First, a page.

A Deaf Child's Language Acquisition Verified through Text Retelling

By Luetke-Stahlman, Barbara; Griffiths, Cindy et al. | American Annals of the Deaf, July 1999 | Go to article overview

A Deaf Child's Language Acquisition Verified through Text Retelling


Luetke-Stahlman, Barbara, Griffiths, Cindy, Montgomery, Nancy, American Annals of the Deaf


The researchers studied a method of mediation with a deaf second grader. Language needs were identified through transcription of the child's retellings of weekly basal stories. These were either targeted for adult-mediated conversations during reading activities or left "untargeted but tracked." During two intervention phases, the student's performance on semantic and syntactic features of interest incorporated into retellings improved when an adult facilitated; when an adult was intentionally unavailable to mediate retellings, documentation of positive linguistic changes indicated internalization or acquisition of these features. Analysis of language behaviors that did not improve during unmediated retellings indicated a need for continued mediation. Untargeted but tracked behaviors that went unchanged during data collection further documented that language behavior changes resulted from adult mediation, not maturation. The child achieved 1 year's reading growth during the data collection period (1 academic year) on the Gates-MacGinite Test of Reading (hearing norms; W. MacGinite & R. MacGinite, 1989). Text retelling methodology proved useful, although group design study is warranted.

The English-language and reading difficulties evidenced by the majority of students who are deaf or hard of hearing (Paul, 1998; Paul & Jackson, 1993) are cause for increasing concern because 80% of all such students now attend public school (IT.S. Department of Education, 1989). These "included" students are more apt to be reading from "new" basal texts chosen by the school district (LaSasso, 1978)stories that Hoffman et al. (1993) found place greater demands on students, abilities to decode vocabulary than did older basals (e.g., 1993 texts as compared to these produced during 1986-1987). Hoffman et al. and LaSasso also found substantially more unique words in the newer basals and a reduction in vocabulary control and repetition.

Luetke-Stahlman, Hayes, and Nielsen (1995) advised that both student and adult variables need to be considered in determining whether students who are deaf or hard of hearing and are using the newer basals are becoming better readers. Researchers have investigated student variables related to the following challenges: (a) accessing phonological processing, (b) utilizing short-term memory efficiently, and (c) processing English (Williams, 1994). More specifically, it has been found that vocabulary (King & Quigley, 1985; Moores, 1996; Paul, 1984, 1998; Paul & Gustafson, 1991; Quigley & Paul, 1984), multiplicity of meanings (Blackwell, Engen, Fischgrund, & Zarcodoolas, 1978) indefinite pronouns (Wilbur & Goodhart, 1985), subordinate structures (Engen, 1995; Paul, 1998), figurative language (Paul, 1984), and inferencing (Engen, 1995) cause comprehension problems for readers who are deaf or hard of hearing.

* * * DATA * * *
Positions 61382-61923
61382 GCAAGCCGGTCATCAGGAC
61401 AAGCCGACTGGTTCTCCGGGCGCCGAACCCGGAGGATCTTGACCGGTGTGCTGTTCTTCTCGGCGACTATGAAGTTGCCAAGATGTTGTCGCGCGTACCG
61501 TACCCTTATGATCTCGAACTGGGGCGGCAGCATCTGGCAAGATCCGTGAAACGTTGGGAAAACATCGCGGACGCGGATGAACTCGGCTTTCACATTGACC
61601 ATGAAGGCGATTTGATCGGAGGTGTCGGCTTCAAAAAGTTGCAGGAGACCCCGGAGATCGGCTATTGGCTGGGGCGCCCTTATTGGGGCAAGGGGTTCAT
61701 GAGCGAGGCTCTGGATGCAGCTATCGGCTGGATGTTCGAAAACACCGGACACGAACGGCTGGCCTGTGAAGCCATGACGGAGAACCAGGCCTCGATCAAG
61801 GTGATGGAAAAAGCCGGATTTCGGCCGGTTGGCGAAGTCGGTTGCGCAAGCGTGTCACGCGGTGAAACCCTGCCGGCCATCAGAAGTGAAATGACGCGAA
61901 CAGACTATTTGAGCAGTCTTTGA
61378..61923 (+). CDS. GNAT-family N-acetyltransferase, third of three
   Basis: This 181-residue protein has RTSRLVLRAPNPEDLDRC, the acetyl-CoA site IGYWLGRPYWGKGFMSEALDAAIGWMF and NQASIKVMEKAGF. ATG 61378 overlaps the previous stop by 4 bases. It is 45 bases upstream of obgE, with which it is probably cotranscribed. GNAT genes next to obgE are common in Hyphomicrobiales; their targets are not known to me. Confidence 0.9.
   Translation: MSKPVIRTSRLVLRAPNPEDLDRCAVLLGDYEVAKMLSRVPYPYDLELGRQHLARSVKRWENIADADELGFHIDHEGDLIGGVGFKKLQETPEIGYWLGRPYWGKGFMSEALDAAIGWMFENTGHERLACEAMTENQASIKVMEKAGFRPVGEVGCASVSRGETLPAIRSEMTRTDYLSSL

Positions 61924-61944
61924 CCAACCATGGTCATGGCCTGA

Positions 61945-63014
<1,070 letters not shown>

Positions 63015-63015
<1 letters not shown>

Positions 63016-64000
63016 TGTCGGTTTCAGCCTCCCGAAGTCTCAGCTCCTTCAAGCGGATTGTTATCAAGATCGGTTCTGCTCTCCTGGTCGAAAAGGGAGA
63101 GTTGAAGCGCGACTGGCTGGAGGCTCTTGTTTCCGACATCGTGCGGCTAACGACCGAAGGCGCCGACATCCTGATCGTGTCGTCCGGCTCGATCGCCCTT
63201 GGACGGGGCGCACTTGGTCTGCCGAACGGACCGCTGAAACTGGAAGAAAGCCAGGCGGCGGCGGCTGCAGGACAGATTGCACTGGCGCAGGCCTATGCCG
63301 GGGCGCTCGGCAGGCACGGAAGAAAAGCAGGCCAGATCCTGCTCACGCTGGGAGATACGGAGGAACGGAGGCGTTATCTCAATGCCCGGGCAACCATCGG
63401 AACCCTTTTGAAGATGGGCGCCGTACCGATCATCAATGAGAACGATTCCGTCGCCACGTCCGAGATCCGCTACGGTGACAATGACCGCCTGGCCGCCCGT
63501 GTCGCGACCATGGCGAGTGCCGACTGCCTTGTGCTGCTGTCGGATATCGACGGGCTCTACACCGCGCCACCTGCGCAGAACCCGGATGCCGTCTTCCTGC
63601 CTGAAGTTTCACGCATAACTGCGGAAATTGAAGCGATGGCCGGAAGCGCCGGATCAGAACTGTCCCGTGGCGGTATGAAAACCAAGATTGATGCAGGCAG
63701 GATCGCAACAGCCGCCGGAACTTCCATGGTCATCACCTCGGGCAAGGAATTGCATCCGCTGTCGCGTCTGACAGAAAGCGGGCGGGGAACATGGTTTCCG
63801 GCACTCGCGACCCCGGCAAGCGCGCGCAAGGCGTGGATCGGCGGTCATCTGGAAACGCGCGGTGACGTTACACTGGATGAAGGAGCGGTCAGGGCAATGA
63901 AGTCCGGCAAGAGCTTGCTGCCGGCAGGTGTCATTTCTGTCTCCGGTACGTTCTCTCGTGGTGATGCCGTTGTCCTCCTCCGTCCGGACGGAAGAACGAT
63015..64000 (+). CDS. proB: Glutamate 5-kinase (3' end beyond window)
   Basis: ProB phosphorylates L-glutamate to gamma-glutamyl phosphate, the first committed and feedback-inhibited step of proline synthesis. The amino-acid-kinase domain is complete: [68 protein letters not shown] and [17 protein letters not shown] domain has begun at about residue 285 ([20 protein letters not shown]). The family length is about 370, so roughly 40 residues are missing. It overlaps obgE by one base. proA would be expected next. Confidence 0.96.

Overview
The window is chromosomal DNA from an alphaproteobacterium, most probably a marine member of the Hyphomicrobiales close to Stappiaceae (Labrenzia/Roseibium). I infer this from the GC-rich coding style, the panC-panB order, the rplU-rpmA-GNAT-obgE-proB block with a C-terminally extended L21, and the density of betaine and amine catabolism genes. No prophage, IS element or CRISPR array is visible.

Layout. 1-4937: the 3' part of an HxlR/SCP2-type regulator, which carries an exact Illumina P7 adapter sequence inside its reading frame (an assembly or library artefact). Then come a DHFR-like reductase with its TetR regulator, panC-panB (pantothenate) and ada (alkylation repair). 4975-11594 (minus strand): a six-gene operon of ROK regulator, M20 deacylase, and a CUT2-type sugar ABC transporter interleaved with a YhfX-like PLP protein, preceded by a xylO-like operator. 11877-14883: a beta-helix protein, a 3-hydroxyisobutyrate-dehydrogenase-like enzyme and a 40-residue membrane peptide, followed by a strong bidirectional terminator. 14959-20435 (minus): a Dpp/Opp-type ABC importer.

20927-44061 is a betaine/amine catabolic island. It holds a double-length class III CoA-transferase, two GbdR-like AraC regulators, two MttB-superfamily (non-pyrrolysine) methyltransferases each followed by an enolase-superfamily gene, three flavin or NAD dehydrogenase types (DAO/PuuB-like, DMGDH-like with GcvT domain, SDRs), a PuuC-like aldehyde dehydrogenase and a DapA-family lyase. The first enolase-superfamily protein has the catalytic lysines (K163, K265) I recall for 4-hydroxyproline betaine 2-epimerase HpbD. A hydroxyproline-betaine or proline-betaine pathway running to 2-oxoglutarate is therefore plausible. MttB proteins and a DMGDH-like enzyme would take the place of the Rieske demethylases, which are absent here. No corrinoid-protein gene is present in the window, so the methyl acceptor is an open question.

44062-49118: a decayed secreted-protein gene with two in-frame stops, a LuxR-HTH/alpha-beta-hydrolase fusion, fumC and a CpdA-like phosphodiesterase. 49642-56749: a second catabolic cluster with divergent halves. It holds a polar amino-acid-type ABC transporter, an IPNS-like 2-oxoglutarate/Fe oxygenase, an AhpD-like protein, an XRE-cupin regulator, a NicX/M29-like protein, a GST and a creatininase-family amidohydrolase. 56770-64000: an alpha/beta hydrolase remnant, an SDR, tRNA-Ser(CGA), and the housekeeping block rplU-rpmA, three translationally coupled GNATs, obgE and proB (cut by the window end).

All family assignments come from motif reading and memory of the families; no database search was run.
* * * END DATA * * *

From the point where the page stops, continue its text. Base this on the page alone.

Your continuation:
Variables pertaining to adults behavior while they read to students have focused in part on instructional practices, for example, attention to students' weaknesses in phonology and syntax-an important skill area if deaf students are to read proficiently (Paul, 1998). In addition, Dickinson and Smith (1994) found that students who are proficient readers are those who have engaged in cognitively challenging conversations with teachers at school (e.g., discussions involving the analysis of characters, events, and problem resolution, as well as discussions about the meaning of vocabulary, figurative expressions, and grammar used). Student variables and adult variables combine to present a reading challenge that, ironically, might be met when adults carefully plan and participate in facilitated reading activities.

Mediation and Reading Comprehension

The practice of parents and teachers reading to students of all ages has been highly acclaimed by educators and researchers alike (Hoggan & Strong, 1994). Research has documented that such mediated reading experiences aid the semantic and syntactic language development of hearing children (Chomsky, 1972; Gelzer, 1988; Heath, 1983; Holdaway, 1979; Irwin, 1960; Karweit, 1989; Ninio, 1980; Peterman, 1988; Taylor & Dorsey-Gaines,1988). …

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